Evolution Weekend – 2010


Sorry to be so late, but February 12 is Charles Darwin’s birthday, and February 12-14 is Evolution Weekend. From the Evolution Weekend home page:

Evolution Weekend is an opportunity for serious discussion and reflection on the relationship between religion and science. One important goal is to elevate the quality of the discussion on this critical topic - to move beyond sound bites. A second critical goal is to demonstrate that religious people from many faiths and locations understand that evolution is sound science and poses no problems for their faith. Finally, as with The Clergy Letters themselves, which have now been signed by more than 12,000 members of the clergy in the United States, Evolution Weekend makes it clear that those claiming that people must choose between religion and science are creating a false dichotomy.

If you live in a largish metropolitan area and know of any events that PT readers might want to attend, please announce them in the Comments.

Freshwater: The police report


I’ve received a copy of the police report on the incident described in Dumpster diving for docs. It is a “found property” report, not a criminal complaint. The report contains a 3 page typed account of the incident by Don Matolyak, Freshwater’s pastor.

The main message of the circulating story I described in my earlier post–the mysterious appearance of new evidence from the district via a cloak and dagger route–is confirmed by Matolyak’s statement, but a number of details differ. I’ll list them below the fold, based on Matolyak’s statement in the police report.

Sand dune


Sand dune, showing wind ripples. Sahara desert, Morocco.

Freshwater: Dumpster diving for docs?


A strange story is circulating in Mt. Vernon, Ohio. According to the story, John Freshwater, currently the subject of an administrative hearing on his termination as a middle school science teacher, received a call from an unnamed person on Thursday, Feb 4. The caller purportedly told Freshwater that the school had discarded some documents in a dumpster at the high school and that the documents contained information that would exonerate him. Sometime during the night of the 4th or morning of the 5th, Freshwater, his lawyer R. Kelly Hamilton, and his pastor Don Matolyak are said to have gone through one or more school dumpsters, removing some documents and taking them to Matolyak’s church, Trinity Assembly of God, to go through them.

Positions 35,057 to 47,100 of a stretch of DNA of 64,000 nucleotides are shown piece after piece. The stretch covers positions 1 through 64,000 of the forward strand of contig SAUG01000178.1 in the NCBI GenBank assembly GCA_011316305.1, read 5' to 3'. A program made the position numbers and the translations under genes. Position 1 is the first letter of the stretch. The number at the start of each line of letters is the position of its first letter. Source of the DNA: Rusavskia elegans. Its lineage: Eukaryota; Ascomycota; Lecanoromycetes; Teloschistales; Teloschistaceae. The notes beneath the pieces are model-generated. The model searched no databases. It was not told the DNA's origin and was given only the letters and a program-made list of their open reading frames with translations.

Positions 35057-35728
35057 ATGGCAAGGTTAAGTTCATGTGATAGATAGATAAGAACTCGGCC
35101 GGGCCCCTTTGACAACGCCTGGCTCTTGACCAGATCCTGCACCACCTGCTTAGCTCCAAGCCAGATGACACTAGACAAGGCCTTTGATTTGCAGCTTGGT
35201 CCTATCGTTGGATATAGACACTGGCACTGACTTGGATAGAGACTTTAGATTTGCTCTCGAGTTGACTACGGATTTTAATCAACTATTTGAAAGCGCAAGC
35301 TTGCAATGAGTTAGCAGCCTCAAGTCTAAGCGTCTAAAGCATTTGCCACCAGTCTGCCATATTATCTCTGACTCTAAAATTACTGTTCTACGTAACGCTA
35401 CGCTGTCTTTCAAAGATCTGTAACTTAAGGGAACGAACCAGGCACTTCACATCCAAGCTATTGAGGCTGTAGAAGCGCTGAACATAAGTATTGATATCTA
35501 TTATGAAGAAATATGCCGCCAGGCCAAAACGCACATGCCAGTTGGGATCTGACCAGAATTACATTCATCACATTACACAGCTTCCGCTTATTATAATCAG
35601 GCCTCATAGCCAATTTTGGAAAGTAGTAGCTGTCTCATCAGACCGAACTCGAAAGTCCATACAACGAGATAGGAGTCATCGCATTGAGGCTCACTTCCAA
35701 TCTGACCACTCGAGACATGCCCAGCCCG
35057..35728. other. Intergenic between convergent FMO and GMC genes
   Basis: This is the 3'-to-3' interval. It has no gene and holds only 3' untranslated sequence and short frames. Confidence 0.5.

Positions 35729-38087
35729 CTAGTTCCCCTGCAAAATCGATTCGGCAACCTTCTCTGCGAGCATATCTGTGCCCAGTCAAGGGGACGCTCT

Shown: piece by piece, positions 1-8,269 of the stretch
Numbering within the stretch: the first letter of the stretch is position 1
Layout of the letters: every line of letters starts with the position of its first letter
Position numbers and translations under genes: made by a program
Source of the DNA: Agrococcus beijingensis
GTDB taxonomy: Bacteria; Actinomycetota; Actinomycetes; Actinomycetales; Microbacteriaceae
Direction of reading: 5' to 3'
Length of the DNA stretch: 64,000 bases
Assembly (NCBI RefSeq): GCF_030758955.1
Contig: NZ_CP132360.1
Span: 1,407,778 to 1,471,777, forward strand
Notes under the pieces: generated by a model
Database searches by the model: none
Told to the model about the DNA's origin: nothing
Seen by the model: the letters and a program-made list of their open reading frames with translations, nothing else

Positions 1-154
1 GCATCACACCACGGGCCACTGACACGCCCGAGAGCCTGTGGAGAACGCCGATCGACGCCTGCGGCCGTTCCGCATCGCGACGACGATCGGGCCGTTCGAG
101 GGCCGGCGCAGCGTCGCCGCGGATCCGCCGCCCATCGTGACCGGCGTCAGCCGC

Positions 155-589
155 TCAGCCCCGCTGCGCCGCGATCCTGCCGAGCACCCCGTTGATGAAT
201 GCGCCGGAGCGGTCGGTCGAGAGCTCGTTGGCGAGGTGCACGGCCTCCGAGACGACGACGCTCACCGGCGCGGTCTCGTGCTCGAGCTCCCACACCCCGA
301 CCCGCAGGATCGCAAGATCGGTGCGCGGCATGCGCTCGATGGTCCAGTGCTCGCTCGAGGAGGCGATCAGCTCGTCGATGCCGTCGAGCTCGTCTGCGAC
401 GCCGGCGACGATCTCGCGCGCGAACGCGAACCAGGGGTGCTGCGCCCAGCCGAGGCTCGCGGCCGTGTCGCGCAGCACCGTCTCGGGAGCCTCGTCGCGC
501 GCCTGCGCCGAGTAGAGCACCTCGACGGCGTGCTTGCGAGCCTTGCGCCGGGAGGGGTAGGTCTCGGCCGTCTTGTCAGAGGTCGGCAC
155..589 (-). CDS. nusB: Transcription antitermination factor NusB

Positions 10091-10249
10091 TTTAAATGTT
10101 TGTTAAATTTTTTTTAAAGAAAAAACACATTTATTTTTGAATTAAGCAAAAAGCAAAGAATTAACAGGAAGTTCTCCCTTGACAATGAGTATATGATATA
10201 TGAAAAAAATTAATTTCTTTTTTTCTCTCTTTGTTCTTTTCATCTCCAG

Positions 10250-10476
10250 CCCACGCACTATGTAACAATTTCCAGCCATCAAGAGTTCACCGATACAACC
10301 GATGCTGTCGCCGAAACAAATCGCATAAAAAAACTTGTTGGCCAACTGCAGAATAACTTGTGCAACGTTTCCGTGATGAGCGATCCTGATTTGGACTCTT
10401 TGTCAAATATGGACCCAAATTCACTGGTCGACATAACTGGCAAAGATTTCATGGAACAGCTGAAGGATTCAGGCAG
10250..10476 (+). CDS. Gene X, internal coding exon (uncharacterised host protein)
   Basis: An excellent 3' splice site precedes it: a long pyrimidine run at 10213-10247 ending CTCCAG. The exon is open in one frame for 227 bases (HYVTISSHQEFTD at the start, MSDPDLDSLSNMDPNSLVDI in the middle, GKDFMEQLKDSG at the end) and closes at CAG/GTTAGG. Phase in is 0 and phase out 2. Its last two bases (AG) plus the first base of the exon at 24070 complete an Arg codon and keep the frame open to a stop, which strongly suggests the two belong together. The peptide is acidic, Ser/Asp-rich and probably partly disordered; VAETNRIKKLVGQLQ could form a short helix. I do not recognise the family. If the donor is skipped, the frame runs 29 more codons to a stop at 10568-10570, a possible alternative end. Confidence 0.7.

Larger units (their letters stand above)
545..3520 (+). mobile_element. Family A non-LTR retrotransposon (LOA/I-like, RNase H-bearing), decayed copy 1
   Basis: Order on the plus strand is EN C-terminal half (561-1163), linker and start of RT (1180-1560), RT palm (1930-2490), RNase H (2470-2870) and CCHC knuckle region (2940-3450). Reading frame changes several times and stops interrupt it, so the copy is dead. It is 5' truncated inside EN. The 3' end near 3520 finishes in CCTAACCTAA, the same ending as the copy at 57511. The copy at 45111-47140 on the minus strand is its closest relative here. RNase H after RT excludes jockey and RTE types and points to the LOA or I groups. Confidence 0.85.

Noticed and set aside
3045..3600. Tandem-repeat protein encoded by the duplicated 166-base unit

The story goes on to say that the three then called the Mt. Vernon Police Department which responded to the church and took custody of the documents. Two sources I am not permitted to name have told a trusted friend (and one source told me) that a police report on the incident has been written but is not yet publicly available because it has not been approved by a supervisor. When asked directly about it, the police department would not comment.

This strikes me as unbelievable in at least one important respect. My wife has taught in the Mt. Vernon City School District for more than 30 years and I am fairly familiar with their records disposal policies. With new privacy regulations covering a wide range of personnel matters from evaluations to medical history to student records, sensitive documents are not casually discarded in dumpsters, they’re shredded. The schools are equipped with shredders and they’re used. I simply cannot believe that an administrator would be stupid enough to casually toss unshredded documents relevant to Freshwater’s case into a dumpster. If in fact Freshwater, Hamilton, and Matolyak had possession of documents from the school that bear on Freshwater’s case, I strongly doubt that they came from a dumpster. I hope the cops are investigating other potential sources.